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Film Preview: MSU’s one man running game, big play passing game, and a questionable defense

Ohio State hosts Michigan State this week, so we take a look at the Spartans’ awful pass defense and the offense that goes with Kenneth Walker

Syndication: The Columbus Dispatch Joshua A. Bickel/Columbus Dispatch via Imagn Content Services, LLC

The Ohio State Buckeyes’ offense returned to its dominant form against Purdue, which is extremely bad news for Michigan State, who lays claim to one of the worst passing defenses in the country. In a severe mismatch of what one team does well and the other team does not, this game will be incredibly important for Michigan State’s star running back Kenneth Walker III to perform as the Ohio State run defense has yet to to face a player of that caliber. Mel Tucker will be bringing an energy and confidence not many coaches will bring to Columbus, but Ryan Day and company made light work of the Spartans last year —albeit two very different teams from a year ago.

On offense, the Spartans are Kenneth Walker III or bust. The passing game is built on the run game, and the utilization of long developing play-action passes can play favorably towards Ohio State’s pass rush. As we saw in the Spartans’ match up against Michigan, slowing down Walker is a four quarter job. Payton Thorne could possibly be down one of his big play receivers in Jalen Nailor, allowing Ohio State to shift more focus towards stopping Walker. Thorne has been a significant step up over the past few MSU quarterbacks, leading a passing attack that compliments the run game really well.

Defensively, Michigan State is still playing catch up personnel wise to fit into Mel Tucker’s 3-4 defense, which has led to some of the statistics this season. Gone from the Mark Dantonio days where they chose to just sit in Cover-4, Tucker and the staff like to mix in zone, blitzes, and man concepts. Utilizing the transfer portal, they rebuilt their linebacker unit, but the mismatched group has been prone to giving up big plays in the passing game. Overall, defensively Michigan State is a couple years away from where they want to be, and the film we’re going to look at highlights what the Buckeyes will be able to take advantage of.


As we get started in this film preview, Michigan State relies on a mix of both gap and zone run schemes from different running back alignments. The Spartans line up under center, from pistol and from an offset gun, and this allows them to utilize Walker in a multitude of ways. For the Spartans, the success of their run game is the key contributor to their passing game. If Walker can be limited, it will force MSU’s offense into an uncomfortable situation. That being said, let’s take a look at what the Spartans do well and what the Buckeyes will do to try to slow down this offense.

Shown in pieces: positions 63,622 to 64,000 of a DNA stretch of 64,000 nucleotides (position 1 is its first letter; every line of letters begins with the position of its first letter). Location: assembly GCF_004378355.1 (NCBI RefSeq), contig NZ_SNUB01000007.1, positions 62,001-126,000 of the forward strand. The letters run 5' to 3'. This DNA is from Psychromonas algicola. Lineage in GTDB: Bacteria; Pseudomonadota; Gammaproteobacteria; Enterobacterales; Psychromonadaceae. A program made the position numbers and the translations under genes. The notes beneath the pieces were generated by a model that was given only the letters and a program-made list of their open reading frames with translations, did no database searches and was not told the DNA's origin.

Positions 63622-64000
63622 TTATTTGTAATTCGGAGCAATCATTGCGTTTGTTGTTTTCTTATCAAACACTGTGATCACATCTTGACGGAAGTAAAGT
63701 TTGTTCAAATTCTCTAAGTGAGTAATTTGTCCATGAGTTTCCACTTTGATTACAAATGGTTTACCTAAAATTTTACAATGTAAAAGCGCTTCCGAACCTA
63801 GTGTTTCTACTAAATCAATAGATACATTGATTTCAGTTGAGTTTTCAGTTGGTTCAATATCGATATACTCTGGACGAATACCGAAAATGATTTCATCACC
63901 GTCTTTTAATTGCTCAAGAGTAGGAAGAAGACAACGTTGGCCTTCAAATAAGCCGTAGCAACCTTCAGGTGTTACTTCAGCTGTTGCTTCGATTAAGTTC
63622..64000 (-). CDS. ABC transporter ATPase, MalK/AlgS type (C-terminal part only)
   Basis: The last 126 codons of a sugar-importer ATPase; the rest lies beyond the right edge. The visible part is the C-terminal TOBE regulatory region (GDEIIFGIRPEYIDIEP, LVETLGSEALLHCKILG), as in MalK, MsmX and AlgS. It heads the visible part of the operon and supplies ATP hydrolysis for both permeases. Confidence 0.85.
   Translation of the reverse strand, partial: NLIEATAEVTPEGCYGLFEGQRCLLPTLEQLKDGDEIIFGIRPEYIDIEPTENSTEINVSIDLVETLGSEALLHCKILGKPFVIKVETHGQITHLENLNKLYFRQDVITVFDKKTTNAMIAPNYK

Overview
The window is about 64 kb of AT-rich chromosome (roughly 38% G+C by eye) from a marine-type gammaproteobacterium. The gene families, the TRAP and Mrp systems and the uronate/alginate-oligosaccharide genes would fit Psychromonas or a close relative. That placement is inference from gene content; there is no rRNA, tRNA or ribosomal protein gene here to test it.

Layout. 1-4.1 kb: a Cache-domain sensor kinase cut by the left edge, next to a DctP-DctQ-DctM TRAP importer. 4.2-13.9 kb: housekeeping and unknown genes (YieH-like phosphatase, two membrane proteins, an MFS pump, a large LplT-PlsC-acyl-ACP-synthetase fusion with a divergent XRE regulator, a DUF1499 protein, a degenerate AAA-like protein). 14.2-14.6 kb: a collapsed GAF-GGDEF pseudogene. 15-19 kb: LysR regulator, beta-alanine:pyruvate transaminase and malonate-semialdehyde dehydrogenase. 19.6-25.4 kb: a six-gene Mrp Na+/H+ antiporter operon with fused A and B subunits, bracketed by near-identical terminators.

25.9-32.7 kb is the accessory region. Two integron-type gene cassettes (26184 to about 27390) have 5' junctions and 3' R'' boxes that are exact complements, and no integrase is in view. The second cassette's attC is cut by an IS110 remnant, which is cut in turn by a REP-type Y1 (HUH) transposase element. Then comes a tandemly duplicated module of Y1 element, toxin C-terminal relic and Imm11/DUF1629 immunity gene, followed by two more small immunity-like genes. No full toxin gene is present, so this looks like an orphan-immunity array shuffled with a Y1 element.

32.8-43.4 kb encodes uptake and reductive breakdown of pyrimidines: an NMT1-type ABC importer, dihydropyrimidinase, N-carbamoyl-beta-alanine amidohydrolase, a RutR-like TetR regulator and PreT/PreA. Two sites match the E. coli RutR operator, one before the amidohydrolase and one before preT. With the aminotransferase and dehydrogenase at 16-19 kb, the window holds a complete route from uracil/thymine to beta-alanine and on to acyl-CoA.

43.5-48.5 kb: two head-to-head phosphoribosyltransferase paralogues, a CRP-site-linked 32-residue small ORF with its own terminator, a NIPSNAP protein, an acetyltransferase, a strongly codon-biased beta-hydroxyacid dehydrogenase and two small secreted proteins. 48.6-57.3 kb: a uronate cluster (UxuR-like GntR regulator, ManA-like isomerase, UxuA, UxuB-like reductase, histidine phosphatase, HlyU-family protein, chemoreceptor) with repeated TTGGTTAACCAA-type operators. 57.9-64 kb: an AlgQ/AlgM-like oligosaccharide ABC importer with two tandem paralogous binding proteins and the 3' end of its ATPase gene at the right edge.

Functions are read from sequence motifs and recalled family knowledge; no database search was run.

The first play we’re going to look at is one of Michigan State’s key run concepts. This play has become a staple in gap schemes with modern offensive linemen. Sparty utilizes the “GT Counter” which means the guard and tackle pull to kick out while the tackle and guard play side down block, creating the illusion of a read.

When we look at this play, we can see Michigan State come out in 12 personnel – one running back, two tight ends – which allows them to get a lot of big bodies to run block for Walker. The first thing we’re going to look at is Michigan State’s tight end (No. 97), who dives directly down inside as well as the guard, and the center (No. 64) steps right to wall the three-technique tackle. The right guard (No. 68) and the right tackle (No. 75) cross the formation, pulling to kick out the end, and the tackle comes inside and hits the linebacker, which leads to Walker needing to pause in the backfield.

Maryland actually defends this play extremely well, leaving a player in a one-on-one situation with Walker. Unfortunately, Walker is a special player, so tackling him is no easy task. With Walker being a player who is prone to bouncing outside group tackling, outside contain and good angles will be key to slowing down this attack.

In the passing game, their best plays come off the play-action, and like everybody else in the 21st century, the RPO. Payton Thorne is a huge step up from Rocky Lombardi and the last few MSU quarterbacks, because he has an ability to throw the ball down the field with touch and placement. The play below is a great example of how Michigan State likes to run some hard play-actions.

Michigan State aligns in 12 personnel, with two tight ends to the short side of the field —which is an important thing to watch here. Jaylen Reed (No. 1) comes across in an orbit motion, which creates a triple option look with Walker. The action in the backfield with the success in the run game leads to this play getting wide open.